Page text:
Monitoring OCIE Alerts During the COVID-19 Pandemic
December 07, 2020
When determined necessary, the Office of Compliance Inspections and Examinations (OCIE) releases risk alerts to inform financial institutions and large corporations of emerging or increases in potential risks or threats. Often, these risk alerts underscore a pattern or trend. It should be no surprise that two recent OCIE risk alerts covered risks pertaining to the COVID-19 pandemic and resulting remote work-from-home environment, including new cybersecurity threats and compliance risk considerations.
In one release, titled “Select COVID-19 Compliance Risks and Considerations for Broker-Dealers and Investment Advisers,” OCIE recommended that financial institutions review policies around employee supervision, investor assets, and financial transactions to help maintain proper levels of oversight and to address additional risks posed by COVID-19, if needed. Once such issue the OCIE alert sheds light on is reviewing and updating the procedures around investor assets to include an increased focus on validating the “identity of the investor and the authenticity of disbursement instructions,” and the necessity of having a “trusted contact person in place”. As working from home makes it easier to falsify one’s identity, reviewing these processes would help mitigate the risk of an involuntary or fraudulent disbursement. A practical and effective control to add is to validate the identity of the investor by calling them on a specified contact number, confirming the disbursement details, and asking the investor for answers for their security questions. Firms should also consider increasing the scrutiny applied in their review procedures surrounding each financial transaction. An example is to perform a trend analysis of investor fees and expenses charged each week and identify any transaction that falls outside of a predetermined error margin for additional investigation.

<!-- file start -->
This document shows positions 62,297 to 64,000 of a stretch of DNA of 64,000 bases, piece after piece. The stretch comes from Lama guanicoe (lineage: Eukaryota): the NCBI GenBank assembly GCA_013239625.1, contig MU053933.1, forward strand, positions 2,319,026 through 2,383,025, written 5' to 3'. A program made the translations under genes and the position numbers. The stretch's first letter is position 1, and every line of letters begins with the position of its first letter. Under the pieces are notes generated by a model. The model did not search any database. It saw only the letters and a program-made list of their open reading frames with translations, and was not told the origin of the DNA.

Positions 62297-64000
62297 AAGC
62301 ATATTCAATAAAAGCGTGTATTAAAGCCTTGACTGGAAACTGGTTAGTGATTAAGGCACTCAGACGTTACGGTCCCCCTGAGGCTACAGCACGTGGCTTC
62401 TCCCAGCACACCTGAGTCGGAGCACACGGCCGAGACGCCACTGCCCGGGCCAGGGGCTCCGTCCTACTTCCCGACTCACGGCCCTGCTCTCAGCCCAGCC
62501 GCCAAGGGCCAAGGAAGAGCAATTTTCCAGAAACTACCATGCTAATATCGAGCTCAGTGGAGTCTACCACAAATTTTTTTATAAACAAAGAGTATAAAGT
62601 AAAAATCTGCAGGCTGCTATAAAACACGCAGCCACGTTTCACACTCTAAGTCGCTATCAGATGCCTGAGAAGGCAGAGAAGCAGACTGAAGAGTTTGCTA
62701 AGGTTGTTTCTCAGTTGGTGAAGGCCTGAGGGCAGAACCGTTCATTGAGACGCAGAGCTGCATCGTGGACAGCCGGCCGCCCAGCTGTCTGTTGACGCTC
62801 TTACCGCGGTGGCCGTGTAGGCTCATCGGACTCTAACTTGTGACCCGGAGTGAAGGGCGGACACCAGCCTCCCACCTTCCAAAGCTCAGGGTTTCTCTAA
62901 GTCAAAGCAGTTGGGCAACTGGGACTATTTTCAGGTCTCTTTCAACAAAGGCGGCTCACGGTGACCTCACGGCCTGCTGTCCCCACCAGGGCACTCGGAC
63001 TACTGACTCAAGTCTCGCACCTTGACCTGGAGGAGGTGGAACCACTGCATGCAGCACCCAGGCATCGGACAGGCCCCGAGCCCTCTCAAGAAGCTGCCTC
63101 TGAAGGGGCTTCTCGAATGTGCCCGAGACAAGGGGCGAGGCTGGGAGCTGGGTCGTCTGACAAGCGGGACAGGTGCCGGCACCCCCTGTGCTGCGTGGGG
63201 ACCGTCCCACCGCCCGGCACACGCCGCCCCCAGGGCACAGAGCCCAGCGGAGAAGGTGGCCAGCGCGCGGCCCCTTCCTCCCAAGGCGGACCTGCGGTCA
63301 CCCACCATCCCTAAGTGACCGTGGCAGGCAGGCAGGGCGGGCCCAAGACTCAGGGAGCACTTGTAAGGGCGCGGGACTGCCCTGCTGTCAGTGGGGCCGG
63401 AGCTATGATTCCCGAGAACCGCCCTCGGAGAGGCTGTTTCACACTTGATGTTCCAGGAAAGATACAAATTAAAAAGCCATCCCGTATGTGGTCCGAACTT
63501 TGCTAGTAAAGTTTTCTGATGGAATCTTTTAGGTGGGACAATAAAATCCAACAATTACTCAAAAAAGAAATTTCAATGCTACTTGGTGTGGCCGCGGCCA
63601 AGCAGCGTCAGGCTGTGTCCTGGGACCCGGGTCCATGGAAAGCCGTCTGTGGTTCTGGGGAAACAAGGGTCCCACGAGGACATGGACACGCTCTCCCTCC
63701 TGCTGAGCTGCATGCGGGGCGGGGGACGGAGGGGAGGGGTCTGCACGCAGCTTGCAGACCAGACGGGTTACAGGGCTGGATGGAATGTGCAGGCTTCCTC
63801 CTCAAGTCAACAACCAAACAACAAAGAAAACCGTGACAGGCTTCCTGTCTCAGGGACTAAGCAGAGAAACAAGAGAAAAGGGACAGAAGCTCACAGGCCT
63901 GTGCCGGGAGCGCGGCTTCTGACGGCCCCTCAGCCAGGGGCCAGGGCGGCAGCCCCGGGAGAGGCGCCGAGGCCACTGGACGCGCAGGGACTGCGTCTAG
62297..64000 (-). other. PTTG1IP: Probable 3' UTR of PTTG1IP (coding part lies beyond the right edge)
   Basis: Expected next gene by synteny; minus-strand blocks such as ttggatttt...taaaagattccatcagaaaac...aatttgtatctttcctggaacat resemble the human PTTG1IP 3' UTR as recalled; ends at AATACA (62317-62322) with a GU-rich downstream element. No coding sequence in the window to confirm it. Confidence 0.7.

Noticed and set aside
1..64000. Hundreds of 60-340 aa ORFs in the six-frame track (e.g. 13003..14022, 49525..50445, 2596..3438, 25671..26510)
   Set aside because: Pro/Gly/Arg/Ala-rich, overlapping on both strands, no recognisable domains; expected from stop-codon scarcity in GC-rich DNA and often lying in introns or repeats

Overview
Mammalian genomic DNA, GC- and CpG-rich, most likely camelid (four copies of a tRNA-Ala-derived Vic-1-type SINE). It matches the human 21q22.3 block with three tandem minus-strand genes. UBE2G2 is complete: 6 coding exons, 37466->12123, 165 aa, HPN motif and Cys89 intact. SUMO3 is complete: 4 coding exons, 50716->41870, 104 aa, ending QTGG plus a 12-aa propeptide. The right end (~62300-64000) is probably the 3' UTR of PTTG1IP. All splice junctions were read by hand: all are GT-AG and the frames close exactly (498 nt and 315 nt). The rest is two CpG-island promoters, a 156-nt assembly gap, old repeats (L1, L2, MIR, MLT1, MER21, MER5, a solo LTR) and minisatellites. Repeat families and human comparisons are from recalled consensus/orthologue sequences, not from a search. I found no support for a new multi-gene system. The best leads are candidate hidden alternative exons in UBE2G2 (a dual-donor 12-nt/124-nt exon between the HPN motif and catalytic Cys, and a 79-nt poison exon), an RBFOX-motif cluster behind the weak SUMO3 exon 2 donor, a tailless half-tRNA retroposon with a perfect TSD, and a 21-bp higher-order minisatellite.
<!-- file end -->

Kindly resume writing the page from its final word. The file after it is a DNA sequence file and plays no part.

The second alert, titled “Cybersecurity: Safeguarding Client Accounts against Credential Compromise” focuses on risks associated with COVID-19, specifically cybersecurity threats that have been increasing due to a rise in rate of employees working remotely. Employee credentials such as usernames and passwords have commonly been a target for hackers attempting to gain access to a company’s internal network and resources. OCIE has noted an increasing amount of “credential stuffing” attacks aimed at financial institutions and banks since the pandemic’s onset. A credential stuffing attack involves a hacker obtaining a list of user credentials and passwords from the dark web and utilizing them to attempt to access a financial institutions website. This allows for the potential of unauthorized access to client funds as well as the potential exposure to personally identifiable information (PII) such as full name, social security number, or bank account number. To mitigate the chances of a successful credential stuffing attack, OCIE recommends that financial institutions take the following actions:
- Review and update password policies to follow National Institute of Standards and Technology (NIST) guidelines;
- Implement multi-factor authentication (MFA);
- Utilize CAPTCHA (for users to prove they are human);
- Inform end users (employees and customers) about using strong passwords.
Encouraging employees to create strong passwords (defined by at least eight non-repetitive characters that are not dictionary words) and to not reuse the same password for multiple applications is particularly important (many hackers rely on repetitive use of credentials for multiple applications).
These are just some of the recommendations OCIE has made regarding risks that have been trending since the COVID-19 pandemic began. Financial institutions should remain vigilant and continue to follow recommendations released by OCIE in their periodic risk alerts as threats continue to change.
PRTS Intelligence Newsletter - Q4 2020